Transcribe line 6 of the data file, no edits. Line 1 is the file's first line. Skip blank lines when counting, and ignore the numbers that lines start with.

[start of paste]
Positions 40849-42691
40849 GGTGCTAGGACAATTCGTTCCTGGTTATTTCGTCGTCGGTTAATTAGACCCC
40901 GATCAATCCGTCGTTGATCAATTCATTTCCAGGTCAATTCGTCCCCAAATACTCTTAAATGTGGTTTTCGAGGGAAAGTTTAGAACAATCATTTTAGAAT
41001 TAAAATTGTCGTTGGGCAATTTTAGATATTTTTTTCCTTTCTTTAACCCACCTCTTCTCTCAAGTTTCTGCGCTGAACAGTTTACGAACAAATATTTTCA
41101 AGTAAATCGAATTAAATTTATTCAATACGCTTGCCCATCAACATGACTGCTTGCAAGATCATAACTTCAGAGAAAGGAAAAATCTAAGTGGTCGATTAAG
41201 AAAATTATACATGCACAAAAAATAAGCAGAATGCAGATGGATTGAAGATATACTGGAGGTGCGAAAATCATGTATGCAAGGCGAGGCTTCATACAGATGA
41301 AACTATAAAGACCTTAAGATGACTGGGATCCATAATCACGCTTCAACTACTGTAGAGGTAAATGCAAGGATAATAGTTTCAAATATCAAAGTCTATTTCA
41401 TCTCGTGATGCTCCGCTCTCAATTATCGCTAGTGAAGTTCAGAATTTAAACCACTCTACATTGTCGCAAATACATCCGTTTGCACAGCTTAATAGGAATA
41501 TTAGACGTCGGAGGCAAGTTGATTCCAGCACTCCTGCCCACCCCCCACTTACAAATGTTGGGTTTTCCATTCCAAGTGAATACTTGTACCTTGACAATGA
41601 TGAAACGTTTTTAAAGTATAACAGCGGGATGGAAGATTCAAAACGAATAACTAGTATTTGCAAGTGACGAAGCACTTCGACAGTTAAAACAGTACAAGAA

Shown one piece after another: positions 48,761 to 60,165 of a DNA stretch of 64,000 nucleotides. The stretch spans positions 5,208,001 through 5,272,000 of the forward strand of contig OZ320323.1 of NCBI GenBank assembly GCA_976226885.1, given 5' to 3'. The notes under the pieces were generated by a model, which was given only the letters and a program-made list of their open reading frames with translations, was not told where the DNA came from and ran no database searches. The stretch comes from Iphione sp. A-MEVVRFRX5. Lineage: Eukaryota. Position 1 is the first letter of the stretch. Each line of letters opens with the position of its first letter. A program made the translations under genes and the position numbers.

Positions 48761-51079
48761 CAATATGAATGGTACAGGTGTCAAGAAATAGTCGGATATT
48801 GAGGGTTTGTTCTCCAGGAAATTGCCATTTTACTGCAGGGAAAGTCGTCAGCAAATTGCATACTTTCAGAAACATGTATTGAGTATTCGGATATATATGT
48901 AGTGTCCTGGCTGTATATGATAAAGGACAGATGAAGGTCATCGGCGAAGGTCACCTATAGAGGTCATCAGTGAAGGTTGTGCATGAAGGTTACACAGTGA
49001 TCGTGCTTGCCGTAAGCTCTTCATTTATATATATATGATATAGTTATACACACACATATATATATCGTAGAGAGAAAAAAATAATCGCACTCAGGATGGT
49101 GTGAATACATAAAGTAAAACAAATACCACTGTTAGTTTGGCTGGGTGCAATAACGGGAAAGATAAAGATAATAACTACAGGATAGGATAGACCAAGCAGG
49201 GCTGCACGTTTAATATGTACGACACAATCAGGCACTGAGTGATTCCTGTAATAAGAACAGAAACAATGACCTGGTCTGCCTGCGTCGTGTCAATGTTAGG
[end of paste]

41201 AAAATTATACATGCACAAAAAATAAGCAGAATGCAGATGGATTGAAGATATACTGGAGGTGCGAAAATCATGTATGCAAGGCGAGGCTTCATACAGATGA